Hope and Chilliwack search crews, together with the RCMP, dealt with back-to-back call outs Sunday, July 26 involving people stranded in the outdoors and unable to get themselves to safety.
Crews were first called out to the Coquihalla River below the third of the Othello Tunnels to assist in getting two men stranded on either side of the river back to safety. Later Sunday night, crews climbed Mount Outram to retrieve a hiker who had not arrived back home.
Around 7 p.m. Sunday, Cpl. Mike Rail with the RCMP’s Upper Fraser Valley Regional detachment confirmed police received a call about two men who were stranded on opposite sides of the Coquihalla River at the Othello Tunnels. Hope and Chilliwack rescue teams were called in to rescue a 28-year-old Port Coquitlam man and a 29-year-old Vancouver man Rail said.
Three SAR members used a raft to paddle across the river and retrieve the man who was furthest away. Once the first person was safe, they then paddled downriver to retrieve the second person who was perched on a boulder and unable to swim to safety. The rescuers worked under Pelican lights and headlamps as the rescue took place during and after sunset. Both men were rescued just before 10 p.m. and neither were injured Rail said.
At around 9:30 p.m. a separate call came in from the brother of a hiker reporting his sibling overdue from a summit of Mount Outram along Highway 3 near Sunshine Valley and E.C. Manning Provincial Park. Fresh off of the Coquihalla River rescue, a crew from Hope Volunteer Search and Rescue as well as rescuers from Chilliwack deployed to the mountain. They spent five hours climbing to reach the mountaintop in the early hours of Monday Rail said. A Vancouver man in his 50s was located and brought back safe and sound Rail added.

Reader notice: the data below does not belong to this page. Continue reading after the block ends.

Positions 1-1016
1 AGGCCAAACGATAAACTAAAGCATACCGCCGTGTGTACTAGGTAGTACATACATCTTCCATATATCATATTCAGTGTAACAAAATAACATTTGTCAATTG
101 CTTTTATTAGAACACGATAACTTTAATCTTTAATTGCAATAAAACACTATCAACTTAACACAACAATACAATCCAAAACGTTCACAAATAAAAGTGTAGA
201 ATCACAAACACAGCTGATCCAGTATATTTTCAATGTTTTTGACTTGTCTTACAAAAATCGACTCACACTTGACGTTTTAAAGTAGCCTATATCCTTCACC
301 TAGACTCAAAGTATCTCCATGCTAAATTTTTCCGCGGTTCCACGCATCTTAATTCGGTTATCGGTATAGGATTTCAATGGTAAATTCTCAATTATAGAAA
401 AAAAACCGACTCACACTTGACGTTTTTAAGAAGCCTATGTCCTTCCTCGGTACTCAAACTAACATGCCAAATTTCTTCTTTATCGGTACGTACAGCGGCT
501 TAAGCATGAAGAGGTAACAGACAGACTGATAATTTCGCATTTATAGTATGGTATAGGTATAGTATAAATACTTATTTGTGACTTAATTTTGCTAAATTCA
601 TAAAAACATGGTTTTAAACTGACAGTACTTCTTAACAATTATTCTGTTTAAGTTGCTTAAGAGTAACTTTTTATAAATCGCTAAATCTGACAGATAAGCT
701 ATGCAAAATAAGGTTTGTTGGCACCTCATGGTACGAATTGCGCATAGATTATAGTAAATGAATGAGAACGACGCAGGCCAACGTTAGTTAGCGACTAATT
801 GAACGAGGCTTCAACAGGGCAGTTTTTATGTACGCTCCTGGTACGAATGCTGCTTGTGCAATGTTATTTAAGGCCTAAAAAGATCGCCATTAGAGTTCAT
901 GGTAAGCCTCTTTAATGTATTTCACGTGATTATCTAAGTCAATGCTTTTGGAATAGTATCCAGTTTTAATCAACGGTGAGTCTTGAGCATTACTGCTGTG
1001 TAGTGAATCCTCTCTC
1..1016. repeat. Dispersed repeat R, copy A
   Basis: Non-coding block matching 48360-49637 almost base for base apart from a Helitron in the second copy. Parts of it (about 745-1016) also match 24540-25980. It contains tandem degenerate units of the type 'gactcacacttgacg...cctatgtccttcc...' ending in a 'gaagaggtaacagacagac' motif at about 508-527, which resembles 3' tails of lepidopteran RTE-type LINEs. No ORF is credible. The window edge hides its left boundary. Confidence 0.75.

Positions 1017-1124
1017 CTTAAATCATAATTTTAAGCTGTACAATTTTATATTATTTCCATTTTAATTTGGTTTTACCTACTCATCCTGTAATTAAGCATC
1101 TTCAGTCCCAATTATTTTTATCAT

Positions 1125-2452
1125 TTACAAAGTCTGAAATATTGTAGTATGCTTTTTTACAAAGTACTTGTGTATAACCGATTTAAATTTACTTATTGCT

These rescues, while both successful in bringing the subjects to safety, serve as a reminder to those who venture out near waterways and in the backcountry Rail cautioned.
“The water is so high and the rivers are rushing, you really have to be cautious. And if you don’t have the skills and the experience to be on the water, don’t go on the water,” he said. While no longer at peak freshet, local rivers are still running high. Even with warnings from RCMP to use lifejackets and not venture into water deeper than an arms length, people were observed tubing on the Coquihalla River downstream from the Peers Creek Forest Service Road bridge over the B.C. Day long weekend.
Earlier this summer, searchers scoured the Coquihalla River for a 50-year-old man last seen in the water upstream from the tunnels. The July 2 search came up empty.
The Coquihalla Canyon Provincial Park, within which is the popular tourist destination the Othello Tunnels, is currently closed. The BC Parks website does not yet have an opening date set for the park, and warned on June 26 that the park was closed as ‘unstable rock conditions’ exist within the tunnels.
Earlier this year, the provincial parks agency warned of rock fall at the tunnels as well as landslides on the Kettle Valley Rail trail leading into the park. “Ongoing extreme hazards continue to exist in the area,” a March 2 warning noted.
Rail added that people heading into the backcountry should remember to stay within their skills. “Stay within the limits and respect the outdoors and the backcountry for how powerful it is,” he said. The overdue hiker did the right thing, Rail noted, by making a trip plan and communicating it with someone who was able to alert authorities when he failed to return in time.
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